|Redraft King: Week 8 2014 Advice||Patriots’ Defense to Face one of Season’s Toughest Tests in Bears||And Then There Were 16: Celtics to Waive Four Players, Bynum Next?||Chandler Jones Out 1 Month With Hip Injury; Patriots Sign Alan Branch|
This past Sunday, Yahoo! Sports “expert”, Jeff Passan, published a piece about Angels OF Mike Trout and how he has come to embody a new meaning of “value” when it comes to voting for the AL MVP.
The argument made is that Trout gives you more bang for your buck than any other player in the American League and that is why he should be considered this season’s AL MVP. His salary for this season is $510,000 and yet he returns elite numbers. If a player can give you that quality of output while costing you nothing, it frees up your funds to address other needs that can help improve your team.
The idea is simple: If a team has a cost-controlled player who produces, it allows that team to use its resources elsewhere. There is inherent value in cheap players. It’s why prospects are such commodities even though they have proven nothing at the major league level.
It’s certainly not an absurd point to make. The article even gives a list of players who are costing pennies yet produce what they keep referring to as a “surplus value”. Guys like Mets SP Matt Harvey, Arizona’s Paul Goldschmidt and Braves closer Craig Kimbrel all cost less than $1,000,000 each and yet their numbers are worthy of the best in the game.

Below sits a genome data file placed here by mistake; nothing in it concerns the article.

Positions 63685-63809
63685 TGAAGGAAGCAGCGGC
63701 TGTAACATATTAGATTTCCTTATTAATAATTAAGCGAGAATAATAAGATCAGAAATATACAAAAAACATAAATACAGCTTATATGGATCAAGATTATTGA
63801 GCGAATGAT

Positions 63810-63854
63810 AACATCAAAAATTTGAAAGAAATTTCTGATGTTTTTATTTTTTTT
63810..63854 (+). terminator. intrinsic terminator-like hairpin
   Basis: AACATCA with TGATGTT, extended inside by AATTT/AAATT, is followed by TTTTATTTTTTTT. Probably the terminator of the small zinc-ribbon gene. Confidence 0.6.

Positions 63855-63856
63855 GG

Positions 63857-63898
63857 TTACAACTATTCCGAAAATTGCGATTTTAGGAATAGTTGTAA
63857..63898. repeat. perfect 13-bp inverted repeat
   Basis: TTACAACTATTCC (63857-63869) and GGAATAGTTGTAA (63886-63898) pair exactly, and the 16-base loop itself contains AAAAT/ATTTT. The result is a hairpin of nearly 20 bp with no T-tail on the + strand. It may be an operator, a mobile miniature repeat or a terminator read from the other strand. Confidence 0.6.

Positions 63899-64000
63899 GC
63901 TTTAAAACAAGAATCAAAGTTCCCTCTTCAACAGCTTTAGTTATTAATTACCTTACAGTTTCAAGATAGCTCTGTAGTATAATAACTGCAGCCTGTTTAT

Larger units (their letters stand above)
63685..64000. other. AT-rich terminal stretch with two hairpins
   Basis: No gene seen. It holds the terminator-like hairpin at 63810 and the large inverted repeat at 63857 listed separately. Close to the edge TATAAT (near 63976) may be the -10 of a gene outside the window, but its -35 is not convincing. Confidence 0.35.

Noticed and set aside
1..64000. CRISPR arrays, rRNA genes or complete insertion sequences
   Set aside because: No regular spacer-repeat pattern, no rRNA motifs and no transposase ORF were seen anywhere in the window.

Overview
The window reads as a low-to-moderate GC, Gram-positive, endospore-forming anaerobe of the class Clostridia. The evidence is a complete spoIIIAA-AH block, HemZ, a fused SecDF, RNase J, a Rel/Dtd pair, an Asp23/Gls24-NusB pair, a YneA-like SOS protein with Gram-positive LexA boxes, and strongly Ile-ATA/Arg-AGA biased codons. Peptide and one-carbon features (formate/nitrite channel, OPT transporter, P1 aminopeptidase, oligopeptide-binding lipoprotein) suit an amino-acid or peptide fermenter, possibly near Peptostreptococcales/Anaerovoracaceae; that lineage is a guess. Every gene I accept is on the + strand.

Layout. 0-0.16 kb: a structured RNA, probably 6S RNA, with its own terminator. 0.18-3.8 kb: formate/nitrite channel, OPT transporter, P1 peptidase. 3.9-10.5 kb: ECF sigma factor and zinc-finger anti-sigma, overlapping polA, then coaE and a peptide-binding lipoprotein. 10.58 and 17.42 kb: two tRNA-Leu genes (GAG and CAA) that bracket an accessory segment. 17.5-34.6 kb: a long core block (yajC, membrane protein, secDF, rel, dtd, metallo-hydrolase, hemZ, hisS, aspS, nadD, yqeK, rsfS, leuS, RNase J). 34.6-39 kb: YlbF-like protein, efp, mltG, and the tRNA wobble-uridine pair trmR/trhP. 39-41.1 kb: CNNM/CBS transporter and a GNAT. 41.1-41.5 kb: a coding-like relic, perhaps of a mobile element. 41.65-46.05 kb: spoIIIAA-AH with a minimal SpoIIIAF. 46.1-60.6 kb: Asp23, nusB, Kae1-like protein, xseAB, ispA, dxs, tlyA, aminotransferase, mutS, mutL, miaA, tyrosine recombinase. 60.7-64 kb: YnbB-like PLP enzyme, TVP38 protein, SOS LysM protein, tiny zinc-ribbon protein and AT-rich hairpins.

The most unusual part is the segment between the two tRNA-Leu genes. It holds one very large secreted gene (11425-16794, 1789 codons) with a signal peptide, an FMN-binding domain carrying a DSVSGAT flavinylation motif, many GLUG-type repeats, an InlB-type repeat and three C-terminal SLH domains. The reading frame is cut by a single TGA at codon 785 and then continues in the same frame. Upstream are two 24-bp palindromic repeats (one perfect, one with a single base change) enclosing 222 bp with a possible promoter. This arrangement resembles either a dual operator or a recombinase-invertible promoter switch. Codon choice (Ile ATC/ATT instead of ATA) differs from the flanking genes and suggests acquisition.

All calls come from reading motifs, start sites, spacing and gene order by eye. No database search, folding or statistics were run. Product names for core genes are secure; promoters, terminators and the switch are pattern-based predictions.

So, naturally Mike Trout, with his numbers combined with this way of thinking is a no-brainer to be the 2013 AL MVP. Well, actually, no. Folks, we need to stop putting Mike Trout on a pedestal. Let’s take a trip down memory lane all the way to 2012.
Mike Trout was the uber-hyped prospect brought up to help the Angels struggling offense. You know, the one that had Albert Pujols and Josh Hamilton? Trout made an immediate splash in the world of baseball with his power, speed and defense. In 139 games, he hit .326 with 30 HR, 83 RBI and he even snagged 49 bases. Pretty awesome stats.
Unfortunately, he just couldn’t catch Tigers 3B Miguel Cabrera. M-Cab became the first AL Triple Crown winner since Carl Yastrzemski did it in 1967. Cabrera hit .330 with 44 HR and 139 RBI to not just become a Triple Crown winner, but he took home his first AL MVP award. I mean, with that kind of amazing feat, there was no doubt in anyone’s mind who should get that ultimate prize, right? Right?
To my astonishment, there was actually a heated debate going on. For some reason, Mike Trout, a rookie on a team that didn’t make the playoffs, was getting serious consideration over a Triple Crown winner. Maybe it was just how the youngster took the game by storm, seemingly out of nowhere. Hey, who doesn’t love a good story? However, one argument kept coming up and it was my first recollection of ever such evidence being used to justify a player being named MVP: Wins Above Replacement.
According to Wikipedia: